The finance industry has always had a reputation for sexism. Whilst this is being sharpened by revelations that bonuses across Barclays are, on average, 78% smaller for women than for men (admittedly, probably, because a higher proportion of women work in the lower paying retail bank, but also because few women make managing director in the investment bank), a new set of revelations points to sexism of a more pernicious kind.
Bank of America has fired Omeed Malik, a high-flying young MD in its prime brokerage unit, for having relationships with subordinates. Now, it has emerged that a young woman at Credit Suisse in London has accused her manager of a serious sexual assault at a bar in London.
The alleged assault happened eight years ago and the woman in question no longer works for CS. The accused man does, however, and the woman has written a letter to Credit Suisse CEO Tidjane Thiam, seen by the FT, which says, “HR departments often defend the boss — especially if he is seen as a rainmaker,” and that the, “tacit complicity of managers and staff,” creates a culture where harassment can thrive.
Bloomberg says the incident was probed twice by London police in 2010 and that no charges were brought; the FT says there was insufficient evidence. After reviewing the police statements, Credit Suisse did not review the matter internally at the time. Nonetheless, employees at Credit Suisse will be looking askance at male managers this morning, wondering who the historic allegations pertain to. Somewhere at the bank is a male manager who stands accused of assaulting his female junior. Eight years later, she’s still accusing the Swiss bank of protecting him.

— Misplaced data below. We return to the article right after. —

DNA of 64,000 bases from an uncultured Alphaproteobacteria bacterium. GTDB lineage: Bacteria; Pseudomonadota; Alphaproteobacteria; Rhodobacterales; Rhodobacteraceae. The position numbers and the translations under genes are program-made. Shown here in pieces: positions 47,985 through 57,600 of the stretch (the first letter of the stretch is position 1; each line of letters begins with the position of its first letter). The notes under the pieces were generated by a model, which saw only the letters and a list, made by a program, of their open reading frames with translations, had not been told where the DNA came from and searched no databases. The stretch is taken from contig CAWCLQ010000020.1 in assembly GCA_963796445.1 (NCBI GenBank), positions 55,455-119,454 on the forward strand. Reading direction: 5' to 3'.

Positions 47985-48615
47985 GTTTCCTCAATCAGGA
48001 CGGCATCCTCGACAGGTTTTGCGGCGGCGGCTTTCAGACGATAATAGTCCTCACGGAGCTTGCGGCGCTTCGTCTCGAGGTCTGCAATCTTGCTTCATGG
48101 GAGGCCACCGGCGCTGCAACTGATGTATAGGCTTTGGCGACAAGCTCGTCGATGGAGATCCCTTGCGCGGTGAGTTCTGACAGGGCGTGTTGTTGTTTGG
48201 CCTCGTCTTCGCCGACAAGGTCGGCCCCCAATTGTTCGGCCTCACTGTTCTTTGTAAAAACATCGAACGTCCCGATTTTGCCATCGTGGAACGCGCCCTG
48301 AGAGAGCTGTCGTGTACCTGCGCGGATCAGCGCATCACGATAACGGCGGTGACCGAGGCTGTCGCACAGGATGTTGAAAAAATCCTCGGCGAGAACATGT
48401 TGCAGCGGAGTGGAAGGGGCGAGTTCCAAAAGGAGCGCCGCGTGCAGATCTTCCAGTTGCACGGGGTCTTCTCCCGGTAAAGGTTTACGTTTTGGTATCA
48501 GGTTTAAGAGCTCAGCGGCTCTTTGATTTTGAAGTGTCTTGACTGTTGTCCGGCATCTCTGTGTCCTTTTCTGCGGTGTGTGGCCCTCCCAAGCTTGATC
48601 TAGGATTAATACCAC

Separately, a 50 year-old Nomura employee died of overwork – but not at the investment bank. Japanese media sources report that a male employee of Nomura Real Estate put in 180 hours of overtime in a month, implying that he worked 95 hours a week. The Tokyo Labour Bureau found that the long working hours contributed to the man’s suicide in 2016. “Karoshi,” or death by overwork, is comparatively common in Japan.
After the only woman on the trading floor at a City investment bank received her bonus, her boss shouted out: “Now she can get a boob job!” That wasn’t in the 1970s; it was last year. (The Times)
Goldman Sachs, Morgan Stanley, UBS, Credit Suisse and Bank of America Merrill Lynch have yet to publish figures for the gender pay gap in the UK. Before it happens, banks are understood to be holding internal PR meetings to convince women that they’re paid fairly. (The Times)
Theresa May on passporting and the EU: ““If we were to accept‘passporting’ we’d just be a rule taker, we’d have to abide by the rules that were being set elsewhere.” (Reuters)
Blackstone founder Steve Schwarzman earned $800m last year. Just $350k of that was salary. (WSJ)
Macquarie poached Stephen West, a Barclays MD who was rationalizing the British bank’s IT systems. (Financial News)
Ex-Youtube employee says the company stopped hiring white and Asian males for technical positions because they didn’t help the world’s largest video site achieve its goals for improving diversity. (WSJ)
Launching a hedge fund is too much hassle, even if you’re a star PM. (Business Insider)
Goldman Sachs wants to increase its U.S. financial advisor ranks by 30%. (NY Post)
The personality of female managers contrasts sharply with the traits of non-managerial women. (BPS)
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